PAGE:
HomeNewsReward offered for informing on religious activities in Chinese city amid pandemic

Reward offered for informing on religious activities in Chinese city amid pandemic

Authorities in Hebei province implement tip-off system, says leaked document

Authorities in a northern Chinese city have encouraged local citizens to inform on any religious activities amid a COVID-19 lockdown, according to a leaked official document.  

The document encourages citizens of Xingtai city in China’s Hebei province to report on any religious activities while adding information supplied would receive a monetary reward, reported International Christian Concern (ICC).

ICC said that details came from a document shared by Reverend Francis Liu from the US-based Chinese Christian Fellowship of Righteousness.

The document shows how the authorities have given a directive to ban both “religious venues” and “religious gatherings” for disease prevention.

Hebei — which has a large number of Catholics — has recently been hit by an outbreak with the province’s capital city of Shijiazhuang going into lockdown mid-last week.

The document added that United Front Department of Xingtai city, together with local the Ethnic & Religious Affairs Bureau, decided to implement a tip-off system with rewards beginning Jan. 9.

The notice encourages citizens to report any venue that is operating and religious activities — especially those held at Buddhist halls, gathering spots, and within homes. Once it is verified, the informant can receive a reward of RMB 500 (US $77) or more.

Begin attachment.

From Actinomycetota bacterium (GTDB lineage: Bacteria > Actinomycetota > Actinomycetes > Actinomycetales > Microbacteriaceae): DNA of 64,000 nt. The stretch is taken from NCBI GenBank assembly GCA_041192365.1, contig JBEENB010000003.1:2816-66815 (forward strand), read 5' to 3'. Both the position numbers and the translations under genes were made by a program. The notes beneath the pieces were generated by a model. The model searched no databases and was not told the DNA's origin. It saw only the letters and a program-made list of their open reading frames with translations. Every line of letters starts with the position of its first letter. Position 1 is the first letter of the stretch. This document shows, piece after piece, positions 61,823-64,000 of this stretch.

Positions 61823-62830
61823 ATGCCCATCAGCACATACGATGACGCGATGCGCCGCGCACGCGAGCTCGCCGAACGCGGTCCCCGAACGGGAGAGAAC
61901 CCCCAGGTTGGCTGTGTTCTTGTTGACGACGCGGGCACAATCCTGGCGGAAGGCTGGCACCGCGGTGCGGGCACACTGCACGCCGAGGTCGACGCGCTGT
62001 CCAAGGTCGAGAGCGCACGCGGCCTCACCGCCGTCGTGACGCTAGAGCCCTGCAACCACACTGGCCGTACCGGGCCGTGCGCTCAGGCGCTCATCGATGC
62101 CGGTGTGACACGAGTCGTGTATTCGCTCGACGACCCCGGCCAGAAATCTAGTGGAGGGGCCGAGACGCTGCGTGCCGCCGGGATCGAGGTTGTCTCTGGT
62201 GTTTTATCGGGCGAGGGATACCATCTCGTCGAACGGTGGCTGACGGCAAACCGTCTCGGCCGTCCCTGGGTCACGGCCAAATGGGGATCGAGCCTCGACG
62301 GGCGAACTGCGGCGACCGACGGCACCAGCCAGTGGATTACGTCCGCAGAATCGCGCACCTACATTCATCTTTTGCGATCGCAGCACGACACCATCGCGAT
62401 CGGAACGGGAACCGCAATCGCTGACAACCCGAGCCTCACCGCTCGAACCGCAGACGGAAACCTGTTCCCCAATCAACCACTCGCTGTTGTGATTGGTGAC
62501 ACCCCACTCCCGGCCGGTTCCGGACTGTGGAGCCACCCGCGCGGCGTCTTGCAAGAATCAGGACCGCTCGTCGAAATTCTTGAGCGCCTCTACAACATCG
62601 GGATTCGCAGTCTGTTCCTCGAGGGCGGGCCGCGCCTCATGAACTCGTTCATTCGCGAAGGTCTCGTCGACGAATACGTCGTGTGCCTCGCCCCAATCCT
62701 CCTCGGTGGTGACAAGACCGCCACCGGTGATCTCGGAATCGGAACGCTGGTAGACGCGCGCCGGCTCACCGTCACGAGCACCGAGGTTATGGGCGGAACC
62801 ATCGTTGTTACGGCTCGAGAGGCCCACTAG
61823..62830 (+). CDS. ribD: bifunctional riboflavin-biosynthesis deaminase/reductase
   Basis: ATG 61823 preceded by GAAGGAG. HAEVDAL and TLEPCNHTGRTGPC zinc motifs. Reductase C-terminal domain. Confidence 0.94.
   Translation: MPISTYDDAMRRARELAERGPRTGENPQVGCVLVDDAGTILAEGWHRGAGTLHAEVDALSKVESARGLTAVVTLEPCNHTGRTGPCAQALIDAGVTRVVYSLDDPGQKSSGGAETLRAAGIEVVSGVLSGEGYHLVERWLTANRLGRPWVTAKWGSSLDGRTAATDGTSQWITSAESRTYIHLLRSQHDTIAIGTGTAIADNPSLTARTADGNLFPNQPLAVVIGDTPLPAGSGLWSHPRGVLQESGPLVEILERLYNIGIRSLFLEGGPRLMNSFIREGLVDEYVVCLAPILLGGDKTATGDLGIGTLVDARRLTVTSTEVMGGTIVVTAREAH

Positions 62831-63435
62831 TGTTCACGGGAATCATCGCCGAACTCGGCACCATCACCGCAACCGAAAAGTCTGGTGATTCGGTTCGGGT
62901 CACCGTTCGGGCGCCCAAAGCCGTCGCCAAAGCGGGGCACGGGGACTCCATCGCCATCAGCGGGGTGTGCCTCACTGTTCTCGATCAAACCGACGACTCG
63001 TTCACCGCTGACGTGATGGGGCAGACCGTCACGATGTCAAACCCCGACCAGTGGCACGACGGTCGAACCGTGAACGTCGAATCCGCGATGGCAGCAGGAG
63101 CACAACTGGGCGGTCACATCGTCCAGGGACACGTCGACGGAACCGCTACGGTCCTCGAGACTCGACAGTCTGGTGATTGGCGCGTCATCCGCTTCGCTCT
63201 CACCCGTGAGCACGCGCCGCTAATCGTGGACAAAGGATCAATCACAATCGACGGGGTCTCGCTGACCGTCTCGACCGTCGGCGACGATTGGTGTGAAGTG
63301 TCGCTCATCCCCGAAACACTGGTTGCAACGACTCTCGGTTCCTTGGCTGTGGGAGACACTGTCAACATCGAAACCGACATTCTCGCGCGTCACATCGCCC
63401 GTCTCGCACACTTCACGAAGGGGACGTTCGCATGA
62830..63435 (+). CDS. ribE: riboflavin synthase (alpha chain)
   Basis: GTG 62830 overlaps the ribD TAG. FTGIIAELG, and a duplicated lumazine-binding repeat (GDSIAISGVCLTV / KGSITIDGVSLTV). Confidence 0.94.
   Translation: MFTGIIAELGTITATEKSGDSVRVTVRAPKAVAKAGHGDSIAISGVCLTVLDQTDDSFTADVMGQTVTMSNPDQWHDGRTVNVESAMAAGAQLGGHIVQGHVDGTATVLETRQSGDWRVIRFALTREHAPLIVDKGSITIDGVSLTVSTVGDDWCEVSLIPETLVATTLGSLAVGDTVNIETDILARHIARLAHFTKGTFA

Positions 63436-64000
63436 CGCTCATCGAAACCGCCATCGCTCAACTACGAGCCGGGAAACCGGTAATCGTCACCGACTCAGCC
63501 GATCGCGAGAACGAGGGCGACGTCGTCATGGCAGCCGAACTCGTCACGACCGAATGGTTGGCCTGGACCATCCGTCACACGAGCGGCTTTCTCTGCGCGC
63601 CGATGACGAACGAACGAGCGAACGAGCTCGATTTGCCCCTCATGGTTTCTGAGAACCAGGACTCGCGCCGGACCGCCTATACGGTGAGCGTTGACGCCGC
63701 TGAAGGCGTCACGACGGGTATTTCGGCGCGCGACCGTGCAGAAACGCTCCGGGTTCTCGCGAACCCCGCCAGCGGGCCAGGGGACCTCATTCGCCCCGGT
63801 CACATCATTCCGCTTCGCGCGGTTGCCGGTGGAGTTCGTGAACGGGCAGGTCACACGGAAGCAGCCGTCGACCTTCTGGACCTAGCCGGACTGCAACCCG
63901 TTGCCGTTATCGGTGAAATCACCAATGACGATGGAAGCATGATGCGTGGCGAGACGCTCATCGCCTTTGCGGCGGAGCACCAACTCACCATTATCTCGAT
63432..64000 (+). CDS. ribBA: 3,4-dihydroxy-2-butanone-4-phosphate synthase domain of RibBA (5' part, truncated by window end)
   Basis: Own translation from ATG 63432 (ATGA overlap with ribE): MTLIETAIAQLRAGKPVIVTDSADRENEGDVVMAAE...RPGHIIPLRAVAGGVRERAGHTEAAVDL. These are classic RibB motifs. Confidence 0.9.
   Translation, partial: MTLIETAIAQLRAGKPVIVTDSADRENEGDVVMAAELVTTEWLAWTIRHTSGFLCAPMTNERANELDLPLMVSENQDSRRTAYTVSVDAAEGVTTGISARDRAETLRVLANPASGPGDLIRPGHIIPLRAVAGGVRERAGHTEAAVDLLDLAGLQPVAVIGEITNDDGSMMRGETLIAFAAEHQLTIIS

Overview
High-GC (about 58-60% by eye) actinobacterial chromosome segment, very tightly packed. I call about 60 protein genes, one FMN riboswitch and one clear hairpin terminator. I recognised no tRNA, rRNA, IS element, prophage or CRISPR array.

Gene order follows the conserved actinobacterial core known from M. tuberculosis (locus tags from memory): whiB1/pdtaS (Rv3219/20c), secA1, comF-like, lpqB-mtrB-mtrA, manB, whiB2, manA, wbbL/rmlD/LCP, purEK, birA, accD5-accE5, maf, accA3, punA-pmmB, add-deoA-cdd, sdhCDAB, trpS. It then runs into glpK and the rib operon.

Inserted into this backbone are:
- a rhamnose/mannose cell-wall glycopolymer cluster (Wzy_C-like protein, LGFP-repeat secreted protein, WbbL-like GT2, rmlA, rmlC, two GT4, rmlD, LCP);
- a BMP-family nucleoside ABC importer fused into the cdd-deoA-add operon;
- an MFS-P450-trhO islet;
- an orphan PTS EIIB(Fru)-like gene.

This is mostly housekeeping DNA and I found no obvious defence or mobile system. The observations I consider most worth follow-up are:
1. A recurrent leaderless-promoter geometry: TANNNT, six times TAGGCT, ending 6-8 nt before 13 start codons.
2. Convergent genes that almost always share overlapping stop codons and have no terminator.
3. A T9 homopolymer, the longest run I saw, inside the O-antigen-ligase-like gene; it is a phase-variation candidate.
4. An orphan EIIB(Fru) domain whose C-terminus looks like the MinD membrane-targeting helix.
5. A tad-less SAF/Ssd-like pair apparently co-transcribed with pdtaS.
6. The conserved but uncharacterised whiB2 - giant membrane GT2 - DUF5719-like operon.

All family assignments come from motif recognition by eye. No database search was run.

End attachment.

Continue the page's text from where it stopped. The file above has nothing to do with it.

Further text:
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Similar measures have been used to encourage informers during the current lockdowns with one notice sent out by officials in another Hebei city stating they would offer the same amount for reports of anyone refusing a COVID-19 test.

ICC said this is not the first time Xingtai city is soliciting its residents’ help to clamp down on “illegal religious activities.” In July 2019, Xingtai authorities asked people to report religious buildings and activities not approved by the state. Although in its notice it did not specify which religion, house churches fell into this category and were targeted by the government.

This photo taken on Jan. 7, shows a police officer walking at an empty railway station Shijiazhaung, in northern China’s Hebei province as the city cuts outside transport links and bans residents from leaving, after a COVID-19 outbreak. (AFP photo)

‘New infections’

Mainland China saw its biggest daily increase in COVID-19 cases on Jan. 10 in more than five months, the country’s national health authority said, as new infections in Hebei province surrounding Beijing continued to rise.

The South China Morning Post reported that Beijing authorities shut down all 155 official religious venues there after “a number of” coronavirus patients from Hebei reportedly attended religious gatherings

The surge comes as the World Health Organization’s team of investigators probing the origins of the COVID-19 pandemic are set to arrive in China on Jan. 14.

China has been accused of initially covering up the outbreak that first emerged in the central city of Wuhan in late 2019, which critics say delayed China’s initial response and allowed COVID-19 to spread globally. Today many critics remain skeptical of COVID case and death figures stated by Chinese officials.

With Reuters

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